threatened by domestic
and foreign opposition
Secretary of State John Kerry is seeing US foreign policy crumble on many fronts.
IT MUST BE a miserable time to be the U.S. Secretary of State.
Top of the agenda American foreign policy initiatives are, at best, stalled. At worst, they are threatened by opposition both at home and abroad.
Talks with Iran over its nuclear weapons ambitions are coming apart amidst acrimonious charges of who is to blame and resolute opposition from Israel.
Attempts to get a peace process started in Syria are stymied by reluctant opponents of President Bashar al-Assad.
Israeli-Palestinian negotiations are threatened by new settlement plans and a vicious killing of an Israeli solder.
Further, a new trade agreement with 11 Asian-Pacific partners suffered two blows this week with opposition emerging in the U.S. Congress and publication of the secret text of a crucial part of the treaty by WikiLeaks.
John Kerry has more than a few headaches.
PERHAPS THE MOST important development came in Congress with a move to tighten sanctions on the Iranian regime even while talks are under way.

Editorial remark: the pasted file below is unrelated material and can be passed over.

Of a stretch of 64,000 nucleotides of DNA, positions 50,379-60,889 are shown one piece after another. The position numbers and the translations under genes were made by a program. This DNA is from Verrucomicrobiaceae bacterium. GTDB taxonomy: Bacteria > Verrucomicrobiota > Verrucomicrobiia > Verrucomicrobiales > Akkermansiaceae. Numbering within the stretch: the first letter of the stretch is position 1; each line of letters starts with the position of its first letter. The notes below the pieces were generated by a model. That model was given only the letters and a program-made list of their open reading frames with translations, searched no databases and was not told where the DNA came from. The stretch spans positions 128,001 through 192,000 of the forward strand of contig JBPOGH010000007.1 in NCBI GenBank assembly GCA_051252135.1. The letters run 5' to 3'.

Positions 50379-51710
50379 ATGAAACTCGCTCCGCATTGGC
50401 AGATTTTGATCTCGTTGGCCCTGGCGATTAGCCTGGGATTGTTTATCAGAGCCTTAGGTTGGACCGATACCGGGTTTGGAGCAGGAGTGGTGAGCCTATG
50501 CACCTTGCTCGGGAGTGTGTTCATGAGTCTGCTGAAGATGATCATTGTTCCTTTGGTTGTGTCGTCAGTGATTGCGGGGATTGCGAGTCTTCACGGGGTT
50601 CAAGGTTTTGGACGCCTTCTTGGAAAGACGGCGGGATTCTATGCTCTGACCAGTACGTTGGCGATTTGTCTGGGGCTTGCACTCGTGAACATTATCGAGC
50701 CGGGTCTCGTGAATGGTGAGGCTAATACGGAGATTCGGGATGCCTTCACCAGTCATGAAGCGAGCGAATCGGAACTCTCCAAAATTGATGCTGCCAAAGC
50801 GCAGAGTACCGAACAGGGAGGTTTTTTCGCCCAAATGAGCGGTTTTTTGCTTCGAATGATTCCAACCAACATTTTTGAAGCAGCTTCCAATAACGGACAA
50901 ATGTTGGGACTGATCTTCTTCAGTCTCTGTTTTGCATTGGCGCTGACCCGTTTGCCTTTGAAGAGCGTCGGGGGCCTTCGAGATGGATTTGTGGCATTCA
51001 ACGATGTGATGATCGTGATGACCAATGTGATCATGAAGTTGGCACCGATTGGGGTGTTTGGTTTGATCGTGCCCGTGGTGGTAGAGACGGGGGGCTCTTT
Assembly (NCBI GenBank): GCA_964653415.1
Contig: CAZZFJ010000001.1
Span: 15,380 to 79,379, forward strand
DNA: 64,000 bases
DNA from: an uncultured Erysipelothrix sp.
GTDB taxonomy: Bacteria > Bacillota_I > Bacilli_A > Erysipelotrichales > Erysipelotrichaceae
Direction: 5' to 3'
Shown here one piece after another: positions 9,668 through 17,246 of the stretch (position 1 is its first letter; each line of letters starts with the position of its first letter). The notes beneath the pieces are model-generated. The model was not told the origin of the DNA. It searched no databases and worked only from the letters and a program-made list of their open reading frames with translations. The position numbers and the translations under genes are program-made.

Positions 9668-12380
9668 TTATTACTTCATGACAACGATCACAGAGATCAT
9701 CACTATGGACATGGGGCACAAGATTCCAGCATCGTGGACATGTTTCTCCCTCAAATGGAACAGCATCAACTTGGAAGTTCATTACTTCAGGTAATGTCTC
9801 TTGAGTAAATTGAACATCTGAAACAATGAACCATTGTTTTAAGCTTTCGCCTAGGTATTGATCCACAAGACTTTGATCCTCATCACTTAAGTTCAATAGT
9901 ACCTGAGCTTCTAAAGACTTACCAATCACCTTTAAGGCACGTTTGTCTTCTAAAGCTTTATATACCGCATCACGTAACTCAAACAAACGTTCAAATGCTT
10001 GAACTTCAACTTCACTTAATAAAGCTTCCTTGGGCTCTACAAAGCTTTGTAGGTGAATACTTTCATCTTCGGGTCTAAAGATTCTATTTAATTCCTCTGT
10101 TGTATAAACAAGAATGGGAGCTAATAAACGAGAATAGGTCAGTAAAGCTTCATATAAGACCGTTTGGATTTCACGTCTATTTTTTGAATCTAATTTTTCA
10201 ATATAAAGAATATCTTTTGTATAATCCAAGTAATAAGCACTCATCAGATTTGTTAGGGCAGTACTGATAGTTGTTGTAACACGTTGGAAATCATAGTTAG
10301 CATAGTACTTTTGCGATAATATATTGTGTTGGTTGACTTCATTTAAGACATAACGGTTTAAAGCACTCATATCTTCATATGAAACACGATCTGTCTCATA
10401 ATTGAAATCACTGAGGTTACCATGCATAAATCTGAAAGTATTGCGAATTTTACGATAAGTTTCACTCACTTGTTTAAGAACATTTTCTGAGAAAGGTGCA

Kerry had to rush to Capitol Hill, as reported in The Guardian in Iran negotiations: John Kerry warns US Congress against passing new sanctions.
The story in the Jerusalem Post about the Israeli prime ministers position on negotiations with Iran. Click image to enlarge.
“The US secretary of state, John Kerry, warned Congress on Wednesday against hurting a historic opportunity for a nuclear pact with Iran by pressing ahead with new sanctions while international negotiators seek to prevent Tehran from being able to assemble an atomic weapons arsenal.”
The Guardian reported that Kerry said new sanctions now “could shatter an international coalition made up of countries with interests as divergent as France, Russia and China, endangering prospects for a peaceful end to the decade-long nuclear standoff with the Islamic republic.”
Kerry, however, reportedly faced skepticism from members of Congress determined to further squeeze the Iranian economy and wary of yielding any ground to Iran in the talks.
Meanwhile, the rhetoric from Israeli Prime Minister Binyamin Netanyahu has been ratcheting up for over a week.
In a Wednesday report in the Jerusalem Post Netanyahu: Bad deal with Iran could lead to war it reached a crescendo.